A Place in the Reds Attack

Sterling has shown since his regular inclusion in the Liverpool team why he must play in a central attacking role.

BURNLEY, ENGLAND - Boxing Day, Friday, December 26, 2014: Liverpool's Raheem Sterling celebrates scoring the first goal against Burnley during the Premier League match at Turf Moor. (Pic by David Rawcliffe/Propaganda)

His pace, directness, ability to find space and press from the front have previously resulted in opposing sides being completely unable to deal with the youngster – who demonstrated his attacking prowess perfectly while carrying the goal-scoring burden in Daniel Sturridge’s injury absence.

It was Sterling who Rodgers turned to, to help rescue what was turning into a disastrous campaign – and he delivered.

Sterling played brilliantly both spearheading the Reds attack and as a supporting act, and even recently in the Reds 2-1 win over Man City when Sturridge was rested, Sterling lead the way with an excellent display where he caused panic and all manner of problems for a petrified City back line.

All of his attacking influence, energy and quality has been badly missed while being stuck out wide-right and subsequently, an improved Liverpool attack has once again taken a downward turn while he’s filled gaps to accommodate others.


The Adam Lallana Problem

A crucial reason behind Sterling’s move to the flank has been to accommodate the inconsistent Adam Lallana – who is becoming an increasing problem for the Reds.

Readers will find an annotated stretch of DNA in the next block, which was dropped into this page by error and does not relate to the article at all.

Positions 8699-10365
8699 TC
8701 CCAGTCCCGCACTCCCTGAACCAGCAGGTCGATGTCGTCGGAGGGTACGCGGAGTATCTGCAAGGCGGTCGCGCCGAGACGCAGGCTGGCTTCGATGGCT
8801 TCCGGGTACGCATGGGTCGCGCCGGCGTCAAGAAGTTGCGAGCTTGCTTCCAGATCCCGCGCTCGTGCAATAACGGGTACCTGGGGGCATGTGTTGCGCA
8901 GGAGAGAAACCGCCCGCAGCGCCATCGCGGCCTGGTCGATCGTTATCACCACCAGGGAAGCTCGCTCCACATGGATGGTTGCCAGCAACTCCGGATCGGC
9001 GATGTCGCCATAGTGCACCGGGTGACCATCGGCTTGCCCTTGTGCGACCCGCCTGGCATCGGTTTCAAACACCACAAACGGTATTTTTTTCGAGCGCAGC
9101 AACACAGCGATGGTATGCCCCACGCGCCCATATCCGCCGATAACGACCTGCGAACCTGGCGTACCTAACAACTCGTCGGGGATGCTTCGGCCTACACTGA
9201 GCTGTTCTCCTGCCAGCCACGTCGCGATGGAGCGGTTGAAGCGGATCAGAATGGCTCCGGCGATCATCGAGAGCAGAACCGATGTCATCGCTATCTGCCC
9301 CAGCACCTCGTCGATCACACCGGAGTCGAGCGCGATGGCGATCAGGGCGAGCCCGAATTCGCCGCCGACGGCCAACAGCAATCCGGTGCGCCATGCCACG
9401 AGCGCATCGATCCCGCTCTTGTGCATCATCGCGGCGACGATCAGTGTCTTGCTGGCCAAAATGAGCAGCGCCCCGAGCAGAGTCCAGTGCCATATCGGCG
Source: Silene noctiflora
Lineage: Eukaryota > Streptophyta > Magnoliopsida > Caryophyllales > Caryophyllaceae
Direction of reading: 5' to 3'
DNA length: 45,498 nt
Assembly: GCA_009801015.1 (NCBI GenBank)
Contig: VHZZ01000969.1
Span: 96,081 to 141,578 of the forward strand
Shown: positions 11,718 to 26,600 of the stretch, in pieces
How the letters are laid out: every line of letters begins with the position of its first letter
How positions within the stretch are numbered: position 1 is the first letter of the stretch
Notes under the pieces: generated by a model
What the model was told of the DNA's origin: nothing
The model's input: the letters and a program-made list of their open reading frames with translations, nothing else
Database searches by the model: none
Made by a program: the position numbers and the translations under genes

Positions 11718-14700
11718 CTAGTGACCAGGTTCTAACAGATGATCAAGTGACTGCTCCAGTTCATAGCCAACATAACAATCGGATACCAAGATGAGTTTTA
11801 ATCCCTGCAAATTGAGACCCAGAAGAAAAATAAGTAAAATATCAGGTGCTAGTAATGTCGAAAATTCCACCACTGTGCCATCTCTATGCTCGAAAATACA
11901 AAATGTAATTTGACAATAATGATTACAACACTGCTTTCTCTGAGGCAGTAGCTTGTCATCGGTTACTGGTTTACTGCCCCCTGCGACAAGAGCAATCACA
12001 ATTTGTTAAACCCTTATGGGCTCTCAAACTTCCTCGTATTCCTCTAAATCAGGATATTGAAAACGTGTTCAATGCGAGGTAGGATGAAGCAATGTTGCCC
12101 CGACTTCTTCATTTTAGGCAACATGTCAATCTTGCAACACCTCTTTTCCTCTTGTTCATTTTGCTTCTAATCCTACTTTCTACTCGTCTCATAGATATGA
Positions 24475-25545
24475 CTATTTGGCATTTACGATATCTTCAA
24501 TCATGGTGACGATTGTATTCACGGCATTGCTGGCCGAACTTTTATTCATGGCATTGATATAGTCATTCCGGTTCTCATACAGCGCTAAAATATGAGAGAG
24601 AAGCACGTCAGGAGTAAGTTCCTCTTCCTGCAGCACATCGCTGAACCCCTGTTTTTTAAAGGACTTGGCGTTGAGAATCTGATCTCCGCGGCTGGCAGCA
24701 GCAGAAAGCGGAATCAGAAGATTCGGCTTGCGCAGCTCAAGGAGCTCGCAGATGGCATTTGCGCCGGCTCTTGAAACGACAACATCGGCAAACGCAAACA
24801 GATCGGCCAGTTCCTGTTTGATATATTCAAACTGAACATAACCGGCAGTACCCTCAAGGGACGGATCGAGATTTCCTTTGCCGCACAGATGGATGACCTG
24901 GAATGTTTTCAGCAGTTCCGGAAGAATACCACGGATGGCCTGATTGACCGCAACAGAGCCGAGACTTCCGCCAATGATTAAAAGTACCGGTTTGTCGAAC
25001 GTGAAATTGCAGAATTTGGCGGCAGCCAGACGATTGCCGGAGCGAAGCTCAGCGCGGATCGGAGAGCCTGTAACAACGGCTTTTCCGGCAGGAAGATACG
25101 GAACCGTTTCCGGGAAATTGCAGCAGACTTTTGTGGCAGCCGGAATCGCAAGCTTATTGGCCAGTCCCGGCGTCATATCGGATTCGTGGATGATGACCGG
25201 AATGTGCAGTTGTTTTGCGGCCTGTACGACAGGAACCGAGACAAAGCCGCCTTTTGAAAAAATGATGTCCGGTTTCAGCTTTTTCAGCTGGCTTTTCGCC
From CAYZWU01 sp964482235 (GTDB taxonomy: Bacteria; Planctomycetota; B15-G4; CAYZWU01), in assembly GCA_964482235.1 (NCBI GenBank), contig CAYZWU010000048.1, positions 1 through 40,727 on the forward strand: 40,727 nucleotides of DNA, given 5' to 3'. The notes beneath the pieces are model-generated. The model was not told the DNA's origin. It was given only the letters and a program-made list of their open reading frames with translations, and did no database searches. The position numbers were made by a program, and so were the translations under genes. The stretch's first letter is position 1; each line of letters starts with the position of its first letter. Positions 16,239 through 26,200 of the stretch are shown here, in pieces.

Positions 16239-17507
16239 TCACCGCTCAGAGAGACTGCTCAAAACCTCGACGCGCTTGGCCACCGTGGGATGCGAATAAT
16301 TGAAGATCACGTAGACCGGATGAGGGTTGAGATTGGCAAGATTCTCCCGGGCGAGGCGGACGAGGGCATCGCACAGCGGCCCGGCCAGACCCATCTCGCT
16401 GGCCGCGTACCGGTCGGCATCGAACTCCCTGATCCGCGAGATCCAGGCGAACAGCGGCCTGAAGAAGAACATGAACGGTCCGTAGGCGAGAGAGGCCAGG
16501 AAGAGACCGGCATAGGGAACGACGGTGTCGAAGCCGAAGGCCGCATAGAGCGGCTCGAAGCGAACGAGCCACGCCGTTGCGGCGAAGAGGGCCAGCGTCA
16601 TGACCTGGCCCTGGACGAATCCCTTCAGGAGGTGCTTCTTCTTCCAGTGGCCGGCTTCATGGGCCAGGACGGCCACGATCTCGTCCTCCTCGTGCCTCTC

Currently, and in all honesty, an inferior all-round option, Rodgers has picked his attacking selection round the wrong way with Lallana the consistently favoured attacking outlet – despite being far less influential and productive.

Sterling Lallana tableIt should be Sterling who is the preferred option to start in the shared No.10 role – where he has shown for both Liverpool and England in last summer’s World Cup how devastating he can be from the middle of the park – and the ex-Saint should be the man catering to the superiorly productive 20-year-old, or dropped altogether.

While Lallana is indeed a nice player – technically good, can play off either foot and clever in his movement – the 26-year-old has almost proven to be a hindrance to attacking play at times this season; often slowing the pace of attacks on too many occasions, flattering to deceive and above all, failing to bring any consistency to performances since his summer arrival.

The former Southampton man’s importance in the front three is far from the level of the man almost seven years his junior.

LIVERPOOL, ENGLAND - Saturday, September 27, 2014: Liverpool's Adam Lallana in action against Everton during the Premier League match at Anfield. (Pic by David Rawcliffe/Propaganda)

Sterling should in no way be moved to make room for the more experienced Lallana, who hasn’t taken on as prominent a role as hoped within the Liverpool set-up, and Rodgers must reverse his selection – picking his most important players in first choice positions and selecting a supporting cast, rather than shunting key figures to support inferior options.

Of course, injury to Lallana this week and the imminent return of Jordon Ibe from injury means Rodgers will be able to move Sterling back alongside Philippe Coutinho and put Ibe out wide.

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If Liverpool are to get their derailed top four challenge back on track at the first attempt against Arsenal at the Emirates Stadium, Sterling must return to the front three where he can once again become the gifted, dynamic and dominant force in Reds offensive line up.

(All stats via & Squawka)